Wednesday , 8 July 2020

Friday, June 19th

Here is today’s news on, sponsored by Toyota of Cleveland:

From WRCB Channel 3…

Chattanooga’s upcoming Moon River Festival has been canceled this year.

According to the festival’s Facebook page, the event that was scheduled for September 12-13 at Coolidge Park will not happen.

Organizers say the health and safety of the public is their number one priority.

People who bought tickets can keep them for the 2021 festival “by logging into their Front Gate account and selecting the rollover option before Monday, July 20 at 8pm ET,” according to the Facebook post. “All ticket holders who do not select the rollover option will be automatically refunded in as few as 30 days after July 20.”

The festival will return in September 2021.

From NewsChannel 9…

The Tennessee Department of Education has created a task force focused on supporting the needs of children statewide related to COVID-19 school closures.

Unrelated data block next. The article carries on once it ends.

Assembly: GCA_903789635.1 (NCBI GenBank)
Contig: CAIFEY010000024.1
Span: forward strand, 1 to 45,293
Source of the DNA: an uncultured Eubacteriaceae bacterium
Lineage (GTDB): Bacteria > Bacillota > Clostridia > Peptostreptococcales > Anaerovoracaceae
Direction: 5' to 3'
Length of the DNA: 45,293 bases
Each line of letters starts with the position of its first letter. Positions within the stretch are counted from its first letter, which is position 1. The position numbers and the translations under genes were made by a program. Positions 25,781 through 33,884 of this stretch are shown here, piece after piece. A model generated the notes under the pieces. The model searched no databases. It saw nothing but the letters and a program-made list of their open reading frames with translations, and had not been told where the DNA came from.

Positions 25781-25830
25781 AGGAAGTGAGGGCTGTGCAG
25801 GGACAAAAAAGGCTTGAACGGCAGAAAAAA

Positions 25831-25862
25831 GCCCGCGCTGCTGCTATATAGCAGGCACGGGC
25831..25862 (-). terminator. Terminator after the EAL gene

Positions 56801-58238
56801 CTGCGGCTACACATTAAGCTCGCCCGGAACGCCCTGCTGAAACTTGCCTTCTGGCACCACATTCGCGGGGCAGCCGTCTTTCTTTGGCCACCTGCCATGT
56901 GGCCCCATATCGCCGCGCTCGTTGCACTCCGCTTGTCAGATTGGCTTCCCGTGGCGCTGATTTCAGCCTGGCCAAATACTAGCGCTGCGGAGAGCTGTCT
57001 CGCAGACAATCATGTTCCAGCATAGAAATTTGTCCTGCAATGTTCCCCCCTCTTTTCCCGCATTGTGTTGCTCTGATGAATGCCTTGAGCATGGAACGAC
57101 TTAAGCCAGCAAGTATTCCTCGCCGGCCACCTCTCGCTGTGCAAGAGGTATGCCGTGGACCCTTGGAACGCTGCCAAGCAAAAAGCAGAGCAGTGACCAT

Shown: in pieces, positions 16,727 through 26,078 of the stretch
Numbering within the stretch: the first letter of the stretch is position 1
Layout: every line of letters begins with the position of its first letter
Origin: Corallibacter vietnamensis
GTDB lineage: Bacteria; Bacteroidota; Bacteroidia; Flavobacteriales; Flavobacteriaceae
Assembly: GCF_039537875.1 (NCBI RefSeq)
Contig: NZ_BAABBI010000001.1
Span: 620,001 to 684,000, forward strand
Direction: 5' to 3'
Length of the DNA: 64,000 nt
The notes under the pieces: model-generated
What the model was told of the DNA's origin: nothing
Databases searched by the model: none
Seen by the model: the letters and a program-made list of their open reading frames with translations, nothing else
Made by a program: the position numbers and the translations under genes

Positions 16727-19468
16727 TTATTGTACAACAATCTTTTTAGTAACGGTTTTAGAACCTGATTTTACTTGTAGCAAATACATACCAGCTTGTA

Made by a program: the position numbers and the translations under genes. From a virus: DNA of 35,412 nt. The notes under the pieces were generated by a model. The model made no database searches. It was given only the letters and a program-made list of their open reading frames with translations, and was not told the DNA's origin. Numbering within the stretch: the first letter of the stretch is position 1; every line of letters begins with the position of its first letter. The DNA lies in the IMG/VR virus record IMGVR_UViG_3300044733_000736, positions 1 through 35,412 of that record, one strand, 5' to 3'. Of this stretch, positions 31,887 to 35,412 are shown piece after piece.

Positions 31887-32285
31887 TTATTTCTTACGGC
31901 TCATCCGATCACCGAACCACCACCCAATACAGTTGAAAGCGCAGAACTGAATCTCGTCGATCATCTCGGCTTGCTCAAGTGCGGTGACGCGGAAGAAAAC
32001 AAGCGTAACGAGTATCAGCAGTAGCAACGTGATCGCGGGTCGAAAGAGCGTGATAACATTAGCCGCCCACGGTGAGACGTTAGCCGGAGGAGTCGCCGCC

Governor Lee asked Department Commissioner Penny Schwinn to develop the COVID-19 Child Wellbeing Task Force in response to the long-term effects of the virus on students and school systems.

Schwinn says the task force will operate with three goals in mind: identifying local resources to help students and families, setting action items for communities to use throughout the back-to-school season, and planning ongoing support for the 2020-21 academic year.

The Task Force will meet twice a month through June and July, with monthly meetings August through December 2020.

From the Cleveland Daily Banner…

Tim Siniard reports: City Fields Executive Director Dustin Tommey said during  a recent Cleveland Rotary Club meeting that while the pandemic has slowed the economy, his organization will continue its work revitalizing the Blythe-Oldfield neighborhood.

City Fields is a community development organization that purchases homes and remodels them for resale to first-time homebuyers or public servants.

The houses resemble newly constructed homes, featuring new interiors, roofs and siding. Some, which had been divided into apartments over the years, are converted back into single-family homes that feature spacious open floor plans.

The organization’s work has been transformative for the struggling neighborhood, which has seen better times when it was bustling with residents, many of whom worked in the factories and mills that once dominated Cleveland’s downtown area. Today, 70% of the homes in the area are rental properties.

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